Hall told police in an "off the record" comment that he missed a required rest break because he was under delivery pressure, according to WorkSafe's investigation report.
However, when WorkSafe interviewed Hall, for the only time on 26 February, 2019, 11 months after he crash, he denied telling police this.
The notes from that interview contain just 22 words related to work pressure.
At the time of the crash, on-truck technology was not being used to monitor the drivers in real time.
Barber refused to talk to WorkSafe and it did not use the powers under HSWA Section 168 to require him to.
The agency did not interview any other staff at Dynes "as our focus for this investigation was on the drivers", Simon Humphries said.
Experienced industry players told RNZ this statement was at odds with a key aim of HSWA, which was to trace accountability beyond the worker, up to the executive and board level.
It would be little use targeting drivers who already faced road charges and who had the right not to incriminate themselves in interviews, they said.
The Transport Agency said there had been no audit of Dynes Transport since 2012, but after the crash a desktop assessment concluded the company was "generally compliant" with work-hour rules.
Dynes' lawyer said the company did not wish to make any comment.
'Precursor' investigation gaps
WorkSafe repeated that its decision not to investigate, and only changing its mind nine months on, had no effect at all on the outcome.
It was a "full and thorough" investigation, it had told the coroner earlier.
It was "thorough and professional", chief executive Phil Parkes said in a statement to RNZ, backed by board chair Ross Wilson.
Parkes declined an interview.
He acknowledged that WorkSafe had said its first contact with the Mosaferi-Sharifi family was in December 2018, when in fact it was before October 2018.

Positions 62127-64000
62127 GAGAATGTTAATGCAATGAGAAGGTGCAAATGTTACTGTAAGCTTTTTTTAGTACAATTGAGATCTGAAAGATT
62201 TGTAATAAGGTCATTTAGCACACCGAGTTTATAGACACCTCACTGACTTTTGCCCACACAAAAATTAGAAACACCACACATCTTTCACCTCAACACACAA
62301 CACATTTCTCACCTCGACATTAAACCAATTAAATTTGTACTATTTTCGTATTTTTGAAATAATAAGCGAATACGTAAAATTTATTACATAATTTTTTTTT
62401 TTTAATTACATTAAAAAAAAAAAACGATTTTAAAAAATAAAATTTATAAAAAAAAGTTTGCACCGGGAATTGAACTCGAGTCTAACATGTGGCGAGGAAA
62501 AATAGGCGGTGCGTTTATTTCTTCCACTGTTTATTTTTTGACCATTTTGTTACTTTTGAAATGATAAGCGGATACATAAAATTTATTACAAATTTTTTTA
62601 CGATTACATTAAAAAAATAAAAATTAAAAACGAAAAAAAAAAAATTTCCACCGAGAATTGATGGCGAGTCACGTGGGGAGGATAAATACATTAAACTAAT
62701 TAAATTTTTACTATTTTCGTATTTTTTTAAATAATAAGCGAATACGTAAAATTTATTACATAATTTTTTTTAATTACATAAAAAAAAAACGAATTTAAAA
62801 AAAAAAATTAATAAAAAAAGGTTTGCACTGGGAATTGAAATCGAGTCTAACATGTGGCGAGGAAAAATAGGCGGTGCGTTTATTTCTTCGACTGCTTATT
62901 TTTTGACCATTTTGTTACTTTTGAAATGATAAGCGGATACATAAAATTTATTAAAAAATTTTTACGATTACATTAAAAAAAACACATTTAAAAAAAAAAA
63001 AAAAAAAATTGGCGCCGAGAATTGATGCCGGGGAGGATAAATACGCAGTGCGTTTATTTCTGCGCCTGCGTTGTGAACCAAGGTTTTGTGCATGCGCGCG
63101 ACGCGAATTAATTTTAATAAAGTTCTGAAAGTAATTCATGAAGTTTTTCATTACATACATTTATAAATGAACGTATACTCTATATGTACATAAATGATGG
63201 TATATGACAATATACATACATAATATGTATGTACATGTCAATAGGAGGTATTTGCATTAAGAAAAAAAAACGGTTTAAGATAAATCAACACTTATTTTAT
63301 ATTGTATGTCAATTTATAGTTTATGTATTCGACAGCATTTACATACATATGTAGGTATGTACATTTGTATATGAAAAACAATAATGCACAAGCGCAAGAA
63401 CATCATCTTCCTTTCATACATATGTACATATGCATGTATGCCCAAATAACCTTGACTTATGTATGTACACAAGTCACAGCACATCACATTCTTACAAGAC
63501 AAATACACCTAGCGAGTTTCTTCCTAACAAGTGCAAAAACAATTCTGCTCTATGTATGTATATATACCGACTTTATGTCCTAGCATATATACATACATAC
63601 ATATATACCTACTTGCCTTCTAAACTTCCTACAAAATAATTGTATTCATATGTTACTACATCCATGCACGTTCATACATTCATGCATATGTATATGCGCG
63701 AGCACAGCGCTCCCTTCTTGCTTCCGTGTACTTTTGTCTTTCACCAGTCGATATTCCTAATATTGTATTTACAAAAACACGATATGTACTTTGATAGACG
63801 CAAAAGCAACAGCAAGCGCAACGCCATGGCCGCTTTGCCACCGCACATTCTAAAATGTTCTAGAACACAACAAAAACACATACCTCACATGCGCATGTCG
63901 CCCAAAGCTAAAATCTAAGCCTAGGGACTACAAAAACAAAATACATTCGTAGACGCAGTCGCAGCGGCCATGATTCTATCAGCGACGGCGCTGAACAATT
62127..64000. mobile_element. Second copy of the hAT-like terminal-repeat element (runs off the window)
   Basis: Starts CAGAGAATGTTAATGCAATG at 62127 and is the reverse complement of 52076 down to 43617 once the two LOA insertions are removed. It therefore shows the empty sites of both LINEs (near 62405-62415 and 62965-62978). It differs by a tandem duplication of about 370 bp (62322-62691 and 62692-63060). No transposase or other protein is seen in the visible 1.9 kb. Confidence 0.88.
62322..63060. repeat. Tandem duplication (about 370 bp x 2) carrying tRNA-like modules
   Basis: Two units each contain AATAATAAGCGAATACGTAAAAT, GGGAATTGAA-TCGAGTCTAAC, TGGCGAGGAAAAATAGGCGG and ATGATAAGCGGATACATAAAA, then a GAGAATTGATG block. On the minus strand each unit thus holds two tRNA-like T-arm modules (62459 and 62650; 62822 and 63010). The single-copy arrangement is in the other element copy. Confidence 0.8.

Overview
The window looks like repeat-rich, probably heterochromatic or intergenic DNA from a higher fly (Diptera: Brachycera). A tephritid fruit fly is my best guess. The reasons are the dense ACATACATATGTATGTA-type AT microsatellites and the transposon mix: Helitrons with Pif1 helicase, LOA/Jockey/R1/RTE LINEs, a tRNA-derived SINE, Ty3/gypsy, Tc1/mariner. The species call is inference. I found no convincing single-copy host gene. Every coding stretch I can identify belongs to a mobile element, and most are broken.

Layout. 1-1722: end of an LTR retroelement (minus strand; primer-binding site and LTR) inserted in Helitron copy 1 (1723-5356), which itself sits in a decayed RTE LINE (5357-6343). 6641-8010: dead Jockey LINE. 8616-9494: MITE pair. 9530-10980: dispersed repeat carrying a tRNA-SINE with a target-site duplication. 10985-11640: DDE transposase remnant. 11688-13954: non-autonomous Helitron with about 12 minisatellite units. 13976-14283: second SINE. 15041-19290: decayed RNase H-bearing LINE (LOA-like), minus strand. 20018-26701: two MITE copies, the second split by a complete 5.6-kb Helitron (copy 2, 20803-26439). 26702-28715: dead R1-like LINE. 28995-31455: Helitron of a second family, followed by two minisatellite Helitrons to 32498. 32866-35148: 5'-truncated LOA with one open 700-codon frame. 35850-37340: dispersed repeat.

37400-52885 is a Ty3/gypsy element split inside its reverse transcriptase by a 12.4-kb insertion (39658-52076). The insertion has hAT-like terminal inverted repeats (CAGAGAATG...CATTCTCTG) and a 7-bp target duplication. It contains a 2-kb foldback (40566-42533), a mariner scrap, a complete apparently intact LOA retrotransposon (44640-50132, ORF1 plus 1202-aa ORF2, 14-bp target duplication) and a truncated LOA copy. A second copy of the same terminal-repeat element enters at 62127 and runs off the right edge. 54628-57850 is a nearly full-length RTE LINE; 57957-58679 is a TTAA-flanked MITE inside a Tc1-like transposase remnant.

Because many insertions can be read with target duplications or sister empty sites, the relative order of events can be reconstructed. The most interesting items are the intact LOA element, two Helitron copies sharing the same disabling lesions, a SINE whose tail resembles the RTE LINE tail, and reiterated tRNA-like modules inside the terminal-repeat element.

"However, the points you [RNZ] raise did not have a substantive effect on the outcome," Parkes said.
"We have noted to you in the past that WorkSafe today is a different organisation than it was during the time of the incidents you are raising with us.
"We have learned from our past performance and have developed new and improved ways of working."
WorkSafe had provided "very extensive information" and comment on it to RNZ about the crash, and "we regard this issue now as closed", it said.
29 risks and opportunities identified
An OIA document from May 2019, prepared for Parkes as COO, lists a slew of investigative weaknesses identified in 2018.
That included gaps in "investigation of precursor events".
Lawyers, unions and researchers have previously criticised the agency for not investigating the upstream supply-chain pressures that contribute to truck crashes. The agency this year began research into this.
The 2019 gaps report also identified "limited use of insights and intelligence", lack of "capacity to audit processes and systems" and lack of specialist staff training.
"Without additional investment and with 29 risks and opportunities identified to date, Operations' ability to deliver on WorkSafe strategy will be significantly negatively affected," Parkes told the board.
A month later, in mid-2019, the agency received an independent report into investigation shortcomings. It made this public a year later after an RNZ OIA request.
It then set out to spend $5 million to improve investigations.
Shortly after, a year ago, WorkSafe began its largest investigation ever, into the Whakaari/White Island disaster which killed 22 people. At peak the agency had 28 staff working on Whakaari, including drawing from a pool of about 40-50 investigators.
"Inevitably when we have an investigation of this size and complex[ity], we've had to redeploy resources from elsewhere but we've sought to balance the importance of this investigation with doing our other work," Parkes said.
"I've got every confidence that both this investigation and our other investigations are being done thoroughly and professionally."